The Pharmacists’ Defence Association (PDA) has outlined key outcomes secured by community pharmacists in recent years acting as a trade union to have fairness and equality in rates of pay.
For years, rates of pay for community pharmacists have been reducing in real terms, but factors are changing as a consequence of pharmacists at Boots securing trade union recognition. This historic change has opened up further options for pharmacists to act, said the PDA.
Through PDA union recognition, pharmacists are changing this dynamic, it adds.
The union claims that by securing independent trade union recognition in 2019, those pharmacists employed at Boots have disrupted this status quo, and now the employer must negotiate pay with pharmacists through their representatives.
In 2019, pharmacists supported by experienced union officials submitted a pay claim that called for:
- Fairness & equality
- Respect & RecognitionThey then negotiated a pay settlement that moved towards these goals. This delivered increases greater than those unilaterally decided by management in the previous year as well as beginning to make improvements to the pay system.
In early 2020 a further increase was negotiated that included removing the lower starting salary for Newly Qualified Pharmacists, a rate that had not been increased for many years. This gave some pharmacists increases of over 11 per cent.
At the end of 2020, negotiations between company and the pharmacist representatives did not reach a settlement and were escalated to talks with ACAS. Following ACAS’ involvement, a settlement was reached in December, but this did not include a pay increase for most pharmacists.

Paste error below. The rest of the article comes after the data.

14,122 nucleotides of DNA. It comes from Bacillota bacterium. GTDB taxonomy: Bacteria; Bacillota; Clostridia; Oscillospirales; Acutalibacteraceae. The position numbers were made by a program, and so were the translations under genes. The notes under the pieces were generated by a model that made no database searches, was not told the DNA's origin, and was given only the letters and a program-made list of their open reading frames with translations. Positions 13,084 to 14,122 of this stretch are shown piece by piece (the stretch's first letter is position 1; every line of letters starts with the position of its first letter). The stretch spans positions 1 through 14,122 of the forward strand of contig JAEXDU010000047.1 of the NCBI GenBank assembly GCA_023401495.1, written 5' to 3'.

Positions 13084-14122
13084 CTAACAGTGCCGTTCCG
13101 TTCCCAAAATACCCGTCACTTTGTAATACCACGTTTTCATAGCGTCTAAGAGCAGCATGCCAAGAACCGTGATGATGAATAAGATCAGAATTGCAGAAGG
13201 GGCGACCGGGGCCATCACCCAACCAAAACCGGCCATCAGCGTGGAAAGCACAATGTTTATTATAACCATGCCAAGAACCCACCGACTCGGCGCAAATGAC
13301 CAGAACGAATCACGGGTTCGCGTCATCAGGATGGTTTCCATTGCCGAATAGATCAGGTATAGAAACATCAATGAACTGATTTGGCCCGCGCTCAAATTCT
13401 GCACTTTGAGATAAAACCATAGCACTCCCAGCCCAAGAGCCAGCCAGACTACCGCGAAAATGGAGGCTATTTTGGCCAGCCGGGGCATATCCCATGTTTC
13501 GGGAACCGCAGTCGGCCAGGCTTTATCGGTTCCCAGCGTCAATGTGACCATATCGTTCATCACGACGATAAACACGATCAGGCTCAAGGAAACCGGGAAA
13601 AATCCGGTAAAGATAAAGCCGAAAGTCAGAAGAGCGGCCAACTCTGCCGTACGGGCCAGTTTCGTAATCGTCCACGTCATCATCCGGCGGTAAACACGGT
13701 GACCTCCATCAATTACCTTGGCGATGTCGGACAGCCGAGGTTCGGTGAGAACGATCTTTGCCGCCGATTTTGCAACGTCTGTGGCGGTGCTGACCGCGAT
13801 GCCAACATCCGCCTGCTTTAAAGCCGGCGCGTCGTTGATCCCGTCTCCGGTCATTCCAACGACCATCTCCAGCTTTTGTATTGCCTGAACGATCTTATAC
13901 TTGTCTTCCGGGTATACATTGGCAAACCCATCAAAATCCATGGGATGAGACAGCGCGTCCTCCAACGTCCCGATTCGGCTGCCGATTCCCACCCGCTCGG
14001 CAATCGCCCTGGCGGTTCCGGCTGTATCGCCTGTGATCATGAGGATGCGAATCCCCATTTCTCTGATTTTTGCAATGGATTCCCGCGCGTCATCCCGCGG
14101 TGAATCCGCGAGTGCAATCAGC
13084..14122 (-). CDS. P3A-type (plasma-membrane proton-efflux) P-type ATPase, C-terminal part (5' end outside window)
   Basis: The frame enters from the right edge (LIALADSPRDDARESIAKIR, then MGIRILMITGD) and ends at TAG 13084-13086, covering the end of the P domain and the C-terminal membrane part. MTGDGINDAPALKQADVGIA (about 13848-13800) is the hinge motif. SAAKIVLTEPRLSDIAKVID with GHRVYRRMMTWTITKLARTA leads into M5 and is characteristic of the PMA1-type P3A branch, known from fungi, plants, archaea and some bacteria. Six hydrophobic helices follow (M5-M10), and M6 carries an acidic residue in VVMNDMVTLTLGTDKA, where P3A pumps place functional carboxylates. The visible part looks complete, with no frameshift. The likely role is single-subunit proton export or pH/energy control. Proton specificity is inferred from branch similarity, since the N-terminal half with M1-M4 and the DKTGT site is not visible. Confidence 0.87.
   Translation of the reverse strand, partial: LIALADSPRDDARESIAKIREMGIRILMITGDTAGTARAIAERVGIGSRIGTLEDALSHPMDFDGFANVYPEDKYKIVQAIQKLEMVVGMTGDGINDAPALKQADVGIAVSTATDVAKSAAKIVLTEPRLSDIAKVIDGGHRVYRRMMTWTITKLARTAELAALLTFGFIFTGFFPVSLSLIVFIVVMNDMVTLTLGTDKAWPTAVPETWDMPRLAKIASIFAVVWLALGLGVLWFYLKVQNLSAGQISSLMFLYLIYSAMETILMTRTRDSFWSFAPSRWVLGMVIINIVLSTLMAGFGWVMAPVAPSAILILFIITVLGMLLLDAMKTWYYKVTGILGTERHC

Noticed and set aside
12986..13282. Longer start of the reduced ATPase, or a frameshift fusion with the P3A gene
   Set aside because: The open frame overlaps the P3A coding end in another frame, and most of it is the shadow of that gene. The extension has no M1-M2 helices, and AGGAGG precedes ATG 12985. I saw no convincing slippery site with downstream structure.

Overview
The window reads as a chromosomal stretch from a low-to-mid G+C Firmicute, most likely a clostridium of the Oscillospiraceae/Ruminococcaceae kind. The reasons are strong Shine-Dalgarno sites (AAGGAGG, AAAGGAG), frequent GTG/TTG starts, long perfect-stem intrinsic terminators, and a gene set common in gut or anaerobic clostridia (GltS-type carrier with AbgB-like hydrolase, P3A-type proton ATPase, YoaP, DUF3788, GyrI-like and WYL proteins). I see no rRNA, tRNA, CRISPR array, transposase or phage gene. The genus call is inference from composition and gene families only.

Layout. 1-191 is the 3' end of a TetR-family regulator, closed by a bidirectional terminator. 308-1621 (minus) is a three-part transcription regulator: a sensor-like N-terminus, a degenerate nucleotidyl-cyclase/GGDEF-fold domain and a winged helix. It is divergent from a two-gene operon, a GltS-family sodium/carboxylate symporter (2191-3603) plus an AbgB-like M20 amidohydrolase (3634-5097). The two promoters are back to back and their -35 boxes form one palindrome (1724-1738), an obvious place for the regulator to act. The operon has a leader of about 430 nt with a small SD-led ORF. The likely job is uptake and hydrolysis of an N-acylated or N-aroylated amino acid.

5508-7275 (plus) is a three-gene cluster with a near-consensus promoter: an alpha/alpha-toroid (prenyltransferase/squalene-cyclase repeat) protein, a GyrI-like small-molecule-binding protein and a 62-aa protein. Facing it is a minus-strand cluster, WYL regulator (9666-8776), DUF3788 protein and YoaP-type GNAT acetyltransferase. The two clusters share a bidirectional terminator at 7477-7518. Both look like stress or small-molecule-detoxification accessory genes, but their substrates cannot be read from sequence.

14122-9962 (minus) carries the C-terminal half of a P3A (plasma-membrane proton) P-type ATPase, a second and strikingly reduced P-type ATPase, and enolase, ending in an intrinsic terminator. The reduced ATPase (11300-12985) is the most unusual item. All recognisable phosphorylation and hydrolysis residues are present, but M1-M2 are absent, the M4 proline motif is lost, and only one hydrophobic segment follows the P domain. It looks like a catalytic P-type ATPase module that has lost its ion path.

This result was disappointing for pharmacists, however had they still not been able to negotiate in 2020, just as it was before 2019, there would still have been no pay increases but it is extremely unlikely that the changes which were secured, including removal of the lower pay ranges for those in Northern Ireland, would have happened.
Without union recognition, management would simply have announced in November that there would be no increase due to the pandemic trading conditions and that would have been the end of it.
In addition to the direct impact of pay settlements it is also clear that more pharmacists at Boots are talking about pay and by raising concerns with their line managers some have also received in-year pay increases agreed by local management.
Until pharmacists began negotiating pay through the PDAU, far fewer understood that Boots pay system is based on paying starting salaries which are only 80 per cent of the median average pay paid by competitors and so were less sure what to challenge.
The PDA on-line pay Ready Reckoner allows Boots pharmacists to know where they pay sits in the pay range for their role and is a good basis on which to discuss pay with their line manager
The pay claim for Boots in 2021 seeks to begin to move pay back to its previous real terms value by seeking increases that are above the rate of inflation, this is important following the disappointing 2020 settlement from Boots on top of previous years of sub-inflation increases.
Pharmacists at LloydsPharmacy built upon the efforts of colleagues at Boots and secured their own right to negotiate pay, with the first pay negotiations there set to begin in late 2021 for an early 2022 implementation.
It is in the interest of every pharmacist for the rates of pay for the profession to reflect the value of what pharmacists do.